I started distancing myself from her and every time she would cry, I would leave the room and let my mother-in-law deal with her. I felt hopeless, useless and unqualified to care and nurture my own child. Naturally, this came with a ton of guilt and condemnation and the desire to hide under a rock or even throw myself out of a window. I would cry for hours on end, my version of events being so different from what the reality actually was. Now, my baby was the perfect Newborn. She slept and fed and slept and fed all day. She did not have colics, nor reflux and she was overall very chilled. But in my mind, all the possible atrocities and diseases were already happening, and I could simply not cope with the overwhelming feelings that were eating me up from the inside.
I was a mess. A beautiful, skinny (I lost a ton of weight), exhausted and anxious mess. In my mind, I had made a baby that I am now responsible for for the rest of my life, a baby that I am unable to care for properly and provide her with what she needs. During this time, she begun the growth spurt that occurs between 2 and 3 weeks of life and that sealed it. The anxiety that I won’t have enough milk to feed this starving child that was now cluster feeding (from a bottle now as the nipple shields were giving her too much air and making her gassy) made me call the pregnancy assessment unit in tears and asking if I am allowed to top her breast milk up with formula. Little did I know that the peak of my anxiety was the beginning of my healing.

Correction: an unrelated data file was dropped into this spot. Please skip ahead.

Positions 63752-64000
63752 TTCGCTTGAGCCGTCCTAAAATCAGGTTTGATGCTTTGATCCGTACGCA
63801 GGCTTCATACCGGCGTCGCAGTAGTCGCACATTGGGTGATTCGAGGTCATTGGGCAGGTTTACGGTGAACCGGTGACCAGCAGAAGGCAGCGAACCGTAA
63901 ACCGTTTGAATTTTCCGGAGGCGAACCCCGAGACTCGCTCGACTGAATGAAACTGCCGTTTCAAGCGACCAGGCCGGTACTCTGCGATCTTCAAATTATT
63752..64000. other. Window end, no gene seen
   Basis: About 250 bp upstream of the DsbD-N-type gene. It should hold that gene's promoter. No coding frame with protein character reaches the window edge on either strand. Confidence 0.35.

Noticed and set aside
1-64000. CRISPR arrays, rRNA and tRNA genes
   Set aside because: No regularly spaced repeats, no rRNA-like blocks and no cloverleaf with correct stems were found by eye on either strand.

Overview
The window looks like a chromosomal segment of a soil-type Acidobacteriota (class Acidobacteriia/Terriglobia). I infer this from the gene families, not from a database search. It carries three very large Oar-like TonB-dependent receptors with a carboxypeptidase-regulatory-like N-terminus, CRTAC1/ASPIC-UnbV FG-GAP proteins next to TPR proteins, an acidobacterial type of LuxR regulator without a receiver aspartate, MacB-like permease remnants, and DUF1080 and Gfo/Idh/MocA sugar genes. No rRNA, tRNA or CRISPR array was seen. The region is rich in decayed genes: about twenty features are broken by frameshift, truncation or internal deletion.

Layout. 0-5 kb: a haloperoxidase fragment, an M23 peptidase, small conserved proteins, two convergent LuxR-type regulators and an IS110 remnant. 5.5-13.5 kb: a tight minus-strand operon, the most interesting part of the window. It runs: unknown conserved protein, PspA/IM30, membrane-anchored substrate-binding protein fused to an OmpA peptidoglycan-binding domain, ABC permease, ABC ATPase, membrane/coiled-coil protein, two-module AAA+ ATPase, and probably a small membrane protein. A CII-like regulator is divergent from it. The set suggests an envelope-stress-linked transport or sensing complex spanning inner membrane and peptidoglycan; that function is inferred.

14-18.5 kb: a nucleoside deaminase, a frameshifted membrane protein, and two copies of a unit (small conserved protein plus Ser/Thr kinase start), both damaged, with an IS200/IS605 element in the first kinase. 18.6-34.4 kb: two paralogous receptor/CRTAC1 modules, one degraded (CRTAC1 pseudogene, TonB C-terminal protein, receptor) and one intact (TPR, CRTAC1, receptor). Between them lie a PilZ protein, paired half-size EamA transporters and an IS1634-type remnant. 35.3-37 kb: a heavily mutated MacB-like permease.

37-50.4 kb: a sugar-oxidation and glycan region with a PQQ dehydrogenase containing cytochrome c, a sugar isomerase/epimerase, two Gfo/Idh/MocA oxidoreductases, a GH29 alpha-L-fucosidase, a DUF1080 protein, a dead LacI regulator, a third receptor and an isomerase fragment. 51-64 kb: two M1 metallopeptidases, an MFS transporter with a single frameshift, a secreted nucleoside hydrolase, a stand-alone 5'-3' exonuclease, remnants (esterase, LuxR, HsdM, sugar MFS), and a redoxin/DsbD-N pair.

Let me explain. The trauma of not being able to breastfeed my baby lingered for weeks after her birth and the pressure of being the sole food source for her along with all the other factors mentioned above, has brought me to the lowest point I have ever been in my life. I am not an anxious person, nor the stressy type, but I believe that during the two weeks I have experienced the baby blues, I have reached a new level of anxiety. A level that only someone with the hormones all over the place and with a total of two hours of sleep per night could reach. I have prayed during these two weeks more than I prayed during my entire life. And I am quite a religious person, so that says something.